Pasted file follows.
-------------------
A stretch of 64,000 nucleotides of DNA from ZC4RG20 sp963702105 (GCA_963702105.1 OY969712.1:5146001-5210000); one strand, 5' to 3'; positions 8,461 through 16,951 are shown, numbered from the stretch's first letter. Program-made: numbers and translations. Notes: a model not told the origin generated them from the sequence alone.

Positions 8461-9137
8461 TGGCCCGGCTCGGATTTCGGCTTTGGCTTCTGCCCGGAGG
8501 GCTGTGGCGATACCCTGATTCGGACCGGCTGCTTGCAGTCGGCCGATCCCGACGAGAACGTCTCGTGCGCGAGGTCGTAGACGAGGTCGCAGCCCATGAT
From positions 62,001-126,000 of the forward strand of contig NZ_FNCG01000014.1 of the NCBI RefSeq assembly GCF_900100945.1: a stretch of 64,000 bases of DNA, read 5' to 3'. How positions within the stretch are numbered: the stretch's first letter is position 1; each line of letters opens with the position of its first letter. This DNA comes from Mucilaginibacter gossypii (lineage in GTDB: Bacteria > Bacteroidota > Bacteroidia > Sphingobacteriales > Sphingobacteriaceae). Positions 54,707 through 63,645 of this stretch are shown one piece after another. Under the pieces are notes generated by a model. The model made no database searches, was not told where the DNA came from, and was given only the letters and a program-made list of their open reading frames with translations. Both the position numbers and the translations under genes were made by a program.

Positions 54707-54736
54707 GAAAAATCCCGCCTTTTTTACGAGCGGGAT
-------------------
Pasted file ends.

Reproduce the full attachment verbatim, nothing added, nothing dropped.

A stretch of 64,000 nucleotides of DNA from ZC4RG20 sp963702105 (GCA_963702105.1 OY969712.1:5146001-5210000); one strand, 5' to 3'; positions 8,461 through 16,951 are shown, numbered from the stretch's first letter. Program-made: numbers and translations. Notes: a model not told the origin generated them from the sequence alone.

Positions 8461-9137
8461 TGGCCCGGCTCGGATTTCGGCTTTGGCTTCTGCCCGGAGG
8501 GCTGTGGCGATACCCTGATTCGGACCGGCTGCTTGCAGTCGGCCGATCCCGACGAGAACGTCTCGTGCGCGAGGTCGTAGACGAGGTCGCAGCCCATGAT
From positions 62,001-126,000 of the forward strand of contig NZ_FNCG01000014.1 of the NCBI RefSeq assembly GCF_900100945.1: a stretch of 64,000 bases of DNA, read 5' to 3'. How positions within the stretch are numbered: the stretch's first letter is position 1; each line of letters opens with the position of its first letter. This DNA comes from Mucilaginibacter gossypii (lineage in GTDB: Bacteria > Bacteroidota > Bacteroidia > Sphingobacteriales > Sphingobacteriaceae). Positions 54,707 through 63,645 of this stretch are shown one piece after another. Under the pieces are notes generated by a model. The model made no database searches, was not told where the DNA came from, and was given only the letters and a program-made list of their open reading frames with translations. Both the position numbers and the translations under genes were made by a program.

Positions 54707-54736
54707 GAAAAATCCCGCCTTTTTTACGAGCGGGAT